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Genetic factors for survival in amyotrophic lateral sclerosis: an integrated approach combining a systematic review, pairwise and network meta-analysis

Abstract

Background

The time of survival in patients with amyotrophic lateral sclerosis (ALS) varies greatly, and the genetic factors that contribute to the survival of ALS are not well studied. There is a lack of a comprehensive study to elucidate the role of genetic factors in the survival of ALS.

Methods

The published studies were systematically searched and obtained from PubMed, EMBASE, and the Cochrane Library without any language restrictions from inception to Oct 27, 2021. A network meta-analysis for ALS causative/risk genes and a systematic review and pairwise meta-analysis for other genetic modifiers were conducted. The PROSPERO registration number: CRD42022311646.

Results

A total of 29,764 potentially relevant references were identified, and 71 papers were eligible for analysis based on pre-decided criteria, including 35 articles in network meta-analysis for 9 ALS causative/risk genes, 17 articles in pairwise meta-analysis for four genetic modifiers, and 19 articles described in the systematic review. Variants in three genes, including ATXN2 (HR: 3.6), C9orf72 (HR: 1.6), and FUS (HR:1.8), were associated with short survival of ALS, but such association was not identified in SOD1, TARDBP, TBK1, NEK1, UBQLN2, and CCNF. In addition, UNC13A rs12608932 CC genotype and ZNF521B rs2275294 C allele also caused a shorter survival of ALS; however, APOE ε4 allele and KIFAP3 rs1541160 did not be found to have any effect on the survival of ALS.

Conclusions

Our study summarized and contrasted evidence for prognostic genetic factors in ALS and would help to understand ALS pathogenesis and guide clinical trials and drug development.

Peer Review reports

Background

Amyotrophic lateral sclerosis (ALS) is one of the most devastating neurodegenerative diseases, characterized by degeneration of the upper and lower motor neurons. It eventually results in progressive muscle atrophy and death in 3–5 years after disease onset [1]. About 5% to 10% of patients with ALS are present with a family history, called family ALS(FALS), while the remaining cases are sporadic (SALS) [2]. FALS always occurs due to a specific genetic mutation, but genetic causes also have been known to play an important role in SALS [1, 3]. The cumulative number of ALS-related genes has increased rapidly. To date, more than 130 genes/loci are reported to be associated with a risk of ALS [4]. Some of them also were reported to have a disease modification effect, which means they are always linked to a difference in the clinical phenotype of ALS, often survival time.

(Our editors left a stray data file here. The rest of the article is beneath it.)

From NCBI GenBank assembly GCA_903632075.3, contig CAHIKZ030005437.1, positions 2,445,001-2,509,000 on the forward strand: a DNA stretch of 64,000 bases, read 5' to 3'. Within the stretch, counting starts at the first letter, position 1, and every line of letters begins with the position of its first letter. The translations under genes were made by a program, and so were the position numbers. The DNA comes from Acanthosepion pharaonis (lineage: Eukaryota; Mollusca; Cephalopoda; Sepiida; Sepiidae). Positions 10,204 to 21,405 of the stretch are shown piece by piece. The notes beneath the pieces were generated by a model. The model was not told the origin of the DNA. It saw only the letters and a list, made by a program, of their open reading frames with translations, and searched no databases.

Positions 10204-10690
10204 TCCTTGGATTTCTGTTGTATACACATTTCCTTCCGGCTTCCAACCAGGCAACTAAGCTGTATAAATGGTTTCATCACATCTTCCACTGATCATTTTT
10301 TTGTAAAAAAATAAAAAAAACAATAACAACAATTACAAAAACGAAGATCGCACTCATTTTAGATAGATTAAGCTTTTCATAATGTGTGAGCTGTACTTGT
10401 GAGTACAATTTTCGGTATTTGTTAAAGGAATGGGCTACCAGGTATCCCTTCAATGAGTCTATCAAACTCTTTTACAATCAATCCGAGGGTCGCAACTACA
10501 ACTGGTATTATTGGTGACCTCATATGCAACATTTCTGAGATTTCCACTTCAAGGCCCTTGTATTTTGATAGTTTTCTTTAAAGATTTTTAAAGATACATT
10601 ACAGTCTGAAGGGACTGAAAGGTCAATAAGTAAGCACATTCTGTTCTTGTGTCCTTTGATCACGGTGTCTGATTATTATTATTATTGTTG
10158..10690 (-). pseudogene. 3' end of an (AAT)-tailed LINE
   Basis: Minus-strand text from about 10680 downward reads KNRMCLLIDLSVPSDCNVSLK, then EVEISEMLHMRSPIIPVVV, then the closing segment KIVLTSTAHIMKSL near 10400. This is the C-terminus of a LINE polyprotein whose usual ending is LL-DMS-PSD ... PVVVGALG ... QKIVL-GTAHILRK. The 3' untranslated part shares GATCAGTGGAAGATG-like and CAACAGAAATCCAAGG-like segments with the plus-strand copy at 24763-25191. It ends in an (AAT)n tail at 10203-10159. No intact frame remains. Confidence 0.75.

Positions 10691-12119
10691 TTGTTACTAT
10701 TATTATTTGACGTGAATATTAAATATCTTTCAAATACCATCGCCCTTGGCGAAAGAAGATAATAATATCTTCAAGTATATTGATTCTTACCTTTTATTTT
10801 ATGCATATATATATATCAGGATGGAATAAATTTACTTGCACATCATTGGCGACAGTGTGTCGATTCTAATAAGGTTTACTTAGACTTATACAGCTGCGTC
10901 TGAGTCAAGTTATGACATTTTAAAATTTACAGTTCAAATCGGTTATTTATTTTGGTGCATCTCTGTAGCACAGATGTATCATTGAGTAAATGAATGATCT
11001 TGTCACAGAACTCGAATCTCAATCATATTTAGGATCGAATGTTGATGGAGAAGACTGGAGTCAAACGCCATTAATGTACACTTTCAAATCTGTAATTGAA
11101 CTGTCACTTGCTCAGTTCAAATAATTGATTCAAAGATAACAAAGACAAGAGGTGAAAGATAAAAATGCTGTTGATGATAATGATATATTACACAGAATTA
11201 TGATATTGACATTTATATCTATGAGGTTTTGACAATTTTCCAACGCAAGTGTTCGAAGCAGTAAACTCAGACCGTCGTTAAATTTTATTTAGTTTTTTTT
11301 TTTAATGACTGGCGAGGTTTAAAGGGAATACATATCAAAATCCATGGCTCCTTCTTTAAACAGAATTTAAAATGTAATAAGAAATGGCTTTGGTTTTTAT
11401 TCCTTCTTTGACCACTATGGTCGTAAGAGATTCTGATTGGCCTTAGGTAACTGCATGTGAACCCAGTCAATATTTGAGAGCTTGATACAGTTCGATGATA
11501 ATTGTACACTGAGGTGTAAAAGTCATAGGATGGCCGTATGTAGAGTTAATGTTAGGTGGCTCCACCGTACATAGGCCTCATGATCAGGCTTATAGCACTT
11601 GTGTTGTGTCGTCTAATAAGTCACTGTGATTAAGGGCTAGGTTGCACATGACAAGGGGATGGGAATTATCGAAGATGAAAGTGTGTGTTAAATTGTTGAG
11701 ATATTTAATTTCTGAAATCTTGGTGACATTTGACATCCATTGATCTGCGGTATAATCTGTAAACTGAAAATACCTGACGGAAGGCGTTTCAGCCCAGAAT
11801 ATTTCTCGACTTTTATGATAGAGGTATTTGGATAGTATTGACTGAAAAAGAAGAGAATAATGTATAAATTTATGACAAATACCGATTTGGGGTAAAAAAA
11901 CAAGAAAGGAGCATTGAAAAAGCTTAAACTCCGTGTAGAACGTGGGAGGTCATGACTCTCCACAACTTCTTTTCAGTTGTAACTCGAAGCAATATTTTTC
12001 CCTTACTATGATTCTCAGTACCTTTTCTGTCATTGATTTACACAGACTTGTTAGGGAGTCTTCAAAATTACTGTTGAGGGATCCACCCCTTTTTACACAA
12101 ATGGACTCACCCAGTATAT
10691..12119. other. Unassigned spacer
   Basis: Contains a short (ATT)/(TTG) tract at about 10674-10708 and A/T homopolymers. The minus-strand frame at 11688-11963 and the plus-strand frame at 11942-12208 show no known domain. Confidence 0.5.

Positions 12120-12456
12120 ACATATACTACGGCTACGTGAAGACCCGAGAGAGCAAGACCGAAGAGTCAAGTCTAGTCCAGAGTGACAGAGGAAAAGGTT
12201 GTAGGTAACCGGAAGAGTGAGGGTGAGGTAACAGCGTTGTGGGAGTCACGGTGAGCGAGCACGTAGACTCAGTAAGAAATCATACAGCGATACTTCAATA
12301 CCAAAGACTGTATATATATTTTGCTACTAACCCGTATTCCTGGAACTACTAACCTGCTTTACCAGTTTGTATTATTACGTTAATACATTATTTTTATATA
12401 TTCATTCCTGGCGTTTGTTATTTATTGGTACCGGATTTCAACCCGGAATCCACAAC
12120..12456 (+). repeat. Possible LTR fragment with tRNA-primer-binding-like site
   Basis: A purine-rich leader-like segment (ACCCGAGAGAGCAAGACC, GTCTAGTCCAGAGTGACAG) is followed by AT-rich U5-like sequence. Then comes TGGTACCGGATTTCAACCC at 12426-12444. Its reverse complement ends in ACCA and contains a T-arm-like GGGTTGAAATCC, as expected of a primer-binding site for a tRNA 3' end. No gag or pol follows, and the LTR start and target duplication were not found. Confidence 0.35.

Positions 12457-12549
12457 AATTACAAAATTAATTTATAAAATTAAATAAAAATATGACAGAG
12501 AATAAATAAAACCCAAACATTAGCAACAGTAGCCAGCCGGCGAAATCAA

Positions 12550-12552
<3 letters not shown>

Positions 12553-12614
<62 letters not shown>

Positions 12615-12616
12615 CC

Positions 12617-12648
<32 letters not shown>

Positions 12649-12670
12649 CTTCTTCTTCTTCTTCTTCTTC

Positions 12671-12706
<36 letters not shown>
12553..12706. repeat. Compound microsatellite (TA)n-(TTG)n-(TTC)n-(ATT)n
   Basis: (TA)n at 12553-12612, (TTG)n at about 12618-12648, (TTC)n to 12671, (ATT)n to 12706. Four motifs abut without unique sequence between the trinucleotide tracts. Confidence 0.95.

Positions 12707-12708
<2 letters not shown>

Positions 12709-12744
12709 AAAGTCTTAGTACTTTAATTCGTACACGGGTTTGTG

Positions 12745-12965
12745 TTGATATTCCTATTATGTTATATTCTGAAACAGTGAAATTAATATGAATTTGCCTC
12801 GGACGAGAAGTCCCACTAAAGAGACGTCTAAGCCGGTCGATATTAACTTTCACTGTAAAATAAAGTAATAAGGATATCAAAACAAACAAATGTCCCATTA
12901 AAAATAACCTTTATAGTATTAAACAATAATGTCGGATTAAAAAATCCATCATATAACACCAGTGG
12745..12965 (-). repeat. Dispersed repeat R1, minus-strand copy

As we all know, aging, environmental and genetic factors play an essential role in the development of ALS. However, as a rare disease, we still don’t have an excellent strategy for preventing it from developing due to the limited knowledge of its etiology. Hence, more attention has been paid to the associated factors that affect the survival time. In our recent study, twenty-five non-genetic factors associated with ALS survival were identified, such as age at onset, onset site, the time between onset and diagnosis, et al. [5]. However, these non-genetic factors associated with ALS survival could be affected by confounding factors. Therefore, other unbiased methods exploring clinical outcomes are in the ascendant, such as the Mendelian Randomization study, which focuses on the actual causal effect on diseases or their phenotype by applying genetic variants. Till now, the genetic factors that contribute to the survival of ALS are not well studied and remain to be explored. Previous researches have reported that some potential loci may modify the survival of ALS, such as UNC13A rs12608932 and CAMTA1 rs2412208 [6,7,8]. In addition, the causative ALS genes (C9orf72, SOD1, FUS, TARDBP) might modify the disease course as well [9,10,11,12,13]. Yet, due to the limited sample size of patients with rare variants in ALS causative genes, the different genetic backgrounds, or other factors, there are inconsistencies in those results and a lack of a comprehensive review to elucidate the role of genetic factors in the survival of ALS. Consequently, our study tries to clarify the genetic factors that affect the survival of ALS by an integrated approach combining a network meta-analysis (NMA) on ALS causative/risk genes and a pairwise meta-analysis on other modified loci along with a systematic review.